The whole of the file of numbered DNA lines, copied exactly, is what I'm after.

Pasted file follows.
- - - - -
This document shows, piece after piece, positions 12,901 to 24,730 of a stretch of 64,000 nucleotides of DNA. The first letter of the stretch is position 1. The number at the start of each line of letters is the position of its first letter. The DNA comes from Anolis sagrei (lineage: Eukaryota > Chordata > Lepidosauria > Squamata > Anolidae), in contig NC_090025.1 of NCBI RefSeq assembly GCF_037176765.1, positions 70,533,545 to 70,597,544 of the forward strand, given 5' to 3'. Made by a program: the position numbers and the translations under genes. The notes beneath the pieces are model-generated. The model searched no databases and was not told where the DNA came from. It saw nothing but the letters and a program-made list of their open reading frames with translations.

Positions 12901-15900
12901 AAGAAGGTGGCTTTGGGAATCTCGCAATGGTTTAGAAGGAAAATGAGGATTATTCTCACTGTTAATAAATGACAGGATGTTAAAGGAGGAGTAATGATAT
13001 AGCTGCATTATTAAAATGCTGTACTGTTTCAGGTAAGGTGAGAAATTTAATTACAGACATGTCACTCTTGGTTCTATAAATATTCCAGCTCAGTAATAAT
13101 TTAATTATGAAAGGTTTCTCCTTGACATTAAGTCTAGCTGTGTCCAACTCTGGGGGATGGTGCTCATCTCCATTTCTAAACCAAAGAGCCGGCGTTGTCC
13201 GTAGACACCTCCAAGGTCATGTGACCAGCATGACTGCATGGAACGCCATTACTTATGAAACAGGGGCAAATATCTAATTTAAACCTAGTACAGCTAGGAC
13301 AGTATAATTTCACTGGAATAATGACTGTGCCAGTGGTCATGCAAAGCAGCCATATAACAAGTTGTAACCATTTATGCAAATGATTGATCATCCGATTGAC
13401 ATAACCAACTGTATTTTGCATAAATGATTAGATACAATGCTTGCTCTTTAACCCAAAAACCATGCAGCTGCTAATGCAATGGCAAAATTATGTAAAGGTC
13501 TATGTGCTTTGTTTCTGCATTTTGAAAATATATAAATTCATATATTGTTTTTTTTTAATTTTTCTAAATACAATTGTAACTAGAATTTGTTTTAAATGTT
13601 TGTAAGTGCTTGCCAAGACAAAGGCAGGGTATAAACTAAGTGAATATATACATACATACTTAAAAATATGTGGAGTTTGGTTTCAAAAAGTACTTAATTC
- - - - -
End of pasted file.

This document shows, piece after piece, positions 12,901 to 24,730 of a stretch of 64,000 nucleotides of DNA. The first letter of the stretch is position 1. The number at the start of each line of letters is the position of its first letter. The DNA comes from Anolis sagrei (lineage: Eukaryota > Chordata > Lepidosauria > Squamata > Anolidae), in contig NC_090025.1 of NCBI RefSeq assembly GCF_037176765.1, positions 70,533,545 to 70,597,544 of the forward strand, given 5' to 3'. Made by a program: the position numbers and the translations under genes. The notes beneath the pieces are model-generated. The model searched no databases and was not told where the DNA came from. It saw nothing but the letters and a program-made list of their open reading frames with translations.

Positions 12901-15900
12901 AAGAAGGTGGCTTTGGGAATCTCGCAATGGTTTAGAAGGAAAATGAGGATTATTCTCACTGTTAATAAATGACAGGATGTTAAAGGAGGAGTAATGATAT
13001 AGCTGCATTATTAAAATGCTGTACTGTTTCAGGTAAGGTGAGAAATTTAATTACAGACATGTCACTCTTGGTTCTATAAATATTCCAGCTCAGTAATAAT
13101 TTAATTATGAAAGGTTTCTCCTTGACATTAAGTCTAGCTGTGTCCAACTCTGGGGGATGGTGCTCATCTCCATTTCTAAACCAAAGAGCCGGCGTTGTCC
13201 GTAGACACCTCCAAGGTCATGTGACCAGCATGACTGCATGGAACGCCATTACTTATGAAACAGGGGCAAATATCTAATTTAAACCTAGTACAGCTAGGAC
13301 AGTATAATTTCACTGGAATAATGACTGTGCCAGTGGTCATGCAAAGCAGCCATATAACAAGTTGTAACCATTTATGCAAATGATTGATCATCCGATTGAC
13401 ATAACCAACTGTATTTTGCATAAATGATTAGATACAATGCTTGCTCTTTAACCCAAAAACCATGCAGCTGCTAATGCAATGGCAAAATTATGTAAAGGTC
13501 TATGTGCTTTGTTTCTGCATTTTGAAAATATATAAATTCATATATTGTTTTTTTTTAATTTTTCTAAATACAATTGTAACTAGAATTTGTTTTAAATGTT
13601 TGTAAGTGCTTGCCAAGACAAAGGCAGGGTATAAACTAAGTGAATATATACATACATACTTAAAAATATGTGGAGTTTGGTTTCAAAAAGTACTTAATTC